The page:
Piezoelectric transducers in conjunction with appropriate electric networks can be used as a mechanical energy dissipation device. Alternatively, undesired mechanical energy of a structure could be converted into electrical energy that can be dissipated through a shunt network in the form of Joule heating. This paper presents an experimental method to calculate damping energy in mechanical systems. However, the mathematical description of damping mechanism is much more complicated, and any process responsible for the occurrence of damping is very intricate. Structural and piezoelectric damping are calculated and analysed in the case of pulse switching or SSDI semiactive vibration control technique. This technique which was developed in the field of piezoelectric damping consists in triggering the inverting switch on each extremum of the piezoelectric voltage which induces an increase of the electromechanical energy conversion.

Vibration damping is one of the manifestations of mechanical energy dissipation related to motion in mechanical systems. Damping processes have been studied for a long time. Damping forces are small compared to the other interactions in a mechanical system and yet their mathematical description remains much more complicated. Actually, any process responsible for the occurrence of damping is very intricate and the knowledge of it is insufficient. Sometimes just changing the system’s stiffness or mass to alter the resonance frequencies can reduce the unwanted vibration as long as the excitation frequencies do not change. But in most cases, the vibrations need to be dissipated using damping materials or devices that are tuneable with vibration.

Several methods have been investigated in case of vibration damping. These methods have the forms of passive, semiactive, and active treatments which can be used for sound/vibration cancellation. Active control involves the use of active elements (actuators) along with sensors and controllers (analogue or digital) to produce an out-of-phase actuation to cancel the disturbance causing the noise/vibration [

Electronic damping using piezoelectric ceramics (Piezo-Shunt) is less temperature sensitive and more tuneable compared with viscoelastic damping treatments. In this damping technique, the mechanical energy of the structure is converted to electrical energy by piezoelectric material. The electrical energy, in turn is dissipated, as heat, in an electrical shunt circuit. These methods are interesting because they do not rely on any operative energy as in active control. They consist in the drive of a few solid-state switches (i.e., MOSFET transistor) requiring very few power and, in general, are simple to implement. Pulse switching damping technique [

Many various terms are used to represent vibration damping. These representations merely indicate the mathematical model used to represent the physical mechanism of damping that is still not clearly understood for many cases [

In vibration analyses, it is concerned with damping in terms of system response. The loss of energy from the oscillatory system results in the decay of free vibration amplitude. In steady-state forced vibration, the loss of energy is balanced by the energy which is supplied by the excitation. Energy dissipation is usually determined under conditions of cyclic oscillations. The energy dissipated per cycle due to a damping force

The experimental sample in this paper is a cantilever beam equipped with piezoelectric patches wired on a pulse switching cell (Figure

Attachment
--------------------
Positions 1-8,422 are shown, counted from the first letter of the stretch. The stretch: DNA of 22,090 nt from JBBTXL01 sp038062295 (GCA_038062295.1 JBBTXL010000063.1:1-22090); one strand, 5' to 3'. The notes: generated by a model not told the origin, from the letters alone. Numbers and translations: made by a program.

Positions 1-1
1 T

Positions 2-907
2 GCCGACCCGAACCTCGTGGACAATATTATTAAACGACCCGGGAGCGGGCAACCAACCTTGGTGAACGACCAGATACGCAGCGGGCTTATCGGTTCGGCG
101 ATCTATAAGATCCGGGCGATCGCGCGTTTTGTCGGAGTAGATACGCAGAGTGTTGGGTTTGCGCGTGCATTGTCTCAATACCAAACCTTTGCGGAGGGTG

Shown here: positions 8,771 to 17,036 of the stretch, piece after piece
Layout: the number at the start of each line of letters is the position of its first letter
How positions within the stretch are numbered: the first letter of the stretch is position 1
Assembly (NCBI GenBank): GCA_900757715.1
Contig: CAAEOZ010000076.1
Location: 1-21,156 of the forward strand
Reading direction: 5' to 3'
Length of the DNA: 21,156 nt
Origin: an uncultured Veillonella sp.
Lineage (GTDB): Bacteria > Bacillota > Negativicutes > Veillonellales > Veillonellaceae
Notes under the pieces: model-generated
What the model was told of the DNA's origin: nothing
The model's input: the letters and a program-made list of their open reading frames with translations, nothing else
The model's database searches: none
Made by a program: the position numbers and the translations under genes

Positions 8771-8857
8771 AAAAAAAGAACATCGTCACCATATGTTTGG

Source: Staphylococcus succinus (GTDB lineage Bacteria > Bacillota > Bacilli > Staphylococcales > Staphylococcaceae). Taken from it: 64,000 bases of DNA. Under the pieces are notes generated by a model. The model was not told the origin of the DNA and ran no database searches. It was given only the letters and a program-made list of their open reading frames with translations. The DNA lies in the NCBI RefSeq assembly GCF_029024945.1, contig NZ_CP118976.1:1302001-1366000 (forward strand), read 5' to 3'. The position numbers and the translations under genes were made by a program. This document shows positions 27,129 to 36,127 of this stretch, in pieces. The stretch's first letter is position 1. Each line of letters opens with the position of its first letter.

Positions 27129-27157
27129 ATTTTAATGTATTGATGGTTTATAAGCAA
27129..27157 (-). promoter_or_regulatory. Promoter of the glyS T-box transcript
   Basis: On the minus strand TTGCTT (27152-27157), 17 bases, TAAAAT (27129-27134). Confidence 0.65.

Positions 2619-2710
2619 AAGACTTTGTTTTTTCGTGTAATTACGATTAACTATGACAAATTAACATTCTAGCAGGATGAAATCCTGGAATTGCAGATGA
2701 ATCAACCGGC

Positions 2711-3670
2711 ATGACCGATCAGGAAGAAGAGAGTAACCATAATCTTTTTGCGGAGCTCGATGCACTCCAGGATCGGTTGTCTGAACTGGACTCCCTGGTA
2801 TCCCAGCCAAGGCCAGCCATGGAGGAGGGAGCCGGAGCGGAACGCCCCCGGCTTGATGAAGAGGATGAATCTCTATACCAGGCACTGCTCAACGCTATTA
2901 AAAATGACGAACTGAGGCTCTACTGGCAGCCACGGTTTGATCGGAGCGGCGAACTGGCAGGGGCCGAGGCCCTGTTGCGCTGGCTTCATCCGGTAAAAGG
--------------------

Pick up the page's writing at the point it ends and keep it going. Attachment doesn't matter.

Cantilever beam where

The total outgoing current from the piezoelectric patches using their constitutive equations can be calculated as [

Strategy of pulse switching technique.

There are two types of damping: material damping (structural) and system damping. Material damping is the damping inherent in the material, while system damping includes the damping at adds damper devices to the system (such as, piezoelectric material), in addition to material damping. By calculating damping energy (

Experimental setup considered is a steel beam equipped with piezoelectric inserts. This structure corresponds to the description given in Table

Characteristics of the experimental structure.

Plate material | Steel |

Plate dimensions (free) | ^{3} |

Piezoelectric material | P189 |

Number of piezo elements | 12 (on each face) |

Piezo elements position | 10 mm from the clamping end |

Piezo elements dimensions | ^{3} |

Open-circuit resonance frequency | 56.48 Hz |

Inversion coefficient | 0.6 |

In practice, to measure the energy dissipated per cycle, using the concept of (

Figure

Variations of the capture signal amplitude versus the force amplitude in controlled and uncontrolled cases.

Figure

Variations of the capture signal attenuation in dB versus the force amplitude.

Figure

Variations of damping energy versus the square of capture signal amplitude.

This paper showed an experimental method to calculate the damping energy in mechanical system. However, the mathematical description of damping mechanism is much more complicated and any process responsible for the occurrence of damping is very intricate and the knowledge of it is insufficient. Structural damping and piezoelectric damping for pulse switching semiactive nonlinear control technique have been calculated and analysed. Pulse switching control technique is interesting for structural damping applications because it presents simultaneously good damping performances, a good robustness, and very low power requirements. Finally, it is important to consider that this technique is simple enough to be self-powered. Piezoelectric damping will increase with increase of force amplitude but its maximum value was limited and has its ultimate value.

The authors would like to thank Professor D. Guyomar and Professor C. Richard from LGEF-INSA for their kind help.